NHS Staff please don't play with someone's life like that. NHS has not paid enough money for the chaotic it made for that family. That is the newborn baby and whoever is going to look after that child. All the staff of NHS should be highly trained and docotors should assist nurses to make sure the medication is given the right way. They wshould work interprofessionallyfor example if there is any doubt to communicate to each other so that best care is given to patients. And above all that hospital must be closed down as it is in a big mess of killing a young mum intentionally and suffering the newborn baby. Suppose all of the staff who were involved were not brought up by their mums, would they have reached where they are now? Many midwives are putting all the women who go to have child at risk. There is alot needed for midwives to be trained more and have good manners than rubbish. Midwives have poor education in the UK therefore government needs to come in and help. Otherwise this will continue costing NHS alot and alot more all the times.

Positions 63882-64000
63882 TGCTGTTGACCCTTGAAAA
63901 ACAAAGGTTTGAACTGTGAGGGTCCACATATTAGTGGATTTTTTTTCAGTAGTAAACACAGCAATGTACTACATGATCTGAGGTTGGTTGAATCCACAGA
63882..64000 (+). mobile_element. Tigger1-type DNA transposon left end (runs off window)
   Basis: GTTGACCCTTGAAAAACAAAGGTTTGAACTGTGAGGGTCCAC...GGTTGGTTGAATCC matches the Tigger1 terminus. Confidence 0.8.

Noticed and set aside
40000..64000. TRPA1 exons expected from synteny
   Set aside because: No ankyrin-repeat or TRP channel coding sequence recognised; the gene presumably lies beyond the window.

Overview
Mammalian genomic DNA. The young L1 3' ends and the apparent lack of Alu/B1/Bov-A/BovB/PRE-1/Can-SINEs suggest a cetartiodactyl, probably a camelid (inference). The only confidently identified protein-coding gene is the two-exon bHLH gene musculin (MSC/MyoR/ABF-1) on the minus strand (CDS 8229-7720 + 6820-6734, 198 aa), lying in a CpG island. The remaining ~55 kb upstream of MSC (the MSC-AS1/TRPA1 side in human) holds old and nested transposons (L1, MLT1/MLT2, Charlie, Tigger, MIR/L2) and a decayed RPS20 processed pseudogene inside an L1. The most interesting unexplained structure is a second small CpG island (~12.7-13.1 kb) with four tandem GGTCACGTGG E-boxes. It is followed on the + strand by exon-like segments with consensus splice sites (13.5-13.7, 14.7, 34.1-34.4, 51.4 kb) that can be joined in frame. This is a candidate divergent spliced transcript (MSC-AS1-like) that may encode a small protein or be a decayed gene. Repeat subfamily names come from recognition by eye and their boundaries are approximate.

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  • Nice to see the nurses of today are well educated, is that comment above serious?

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  • Midwives are highly educated and the comments made above are very offensive and unprofessional.

    My sympathies go out to the family and their loss of a mother to a child.

    Simple solutions to these errors can be enforced such as two people checking the bags of fluids before they go up. This is what we do in our trust. It’s for peace of mind and two pairs of ey::es are always better than one. Changes are being made as we all know.

    I agree fatalities like this should not happen but I am sure that the trust in question have stepped up on their policies and enforcing vigilance in administering drugs

    The comments made at 9:52 on the 19th are obviously made by someone who either does not work in the profession or are not aware of the pressures ward based areas are under to perform. This incident should not have happened but lets try and learn something from this so no one else loses their life in the same tragic and unnecessary way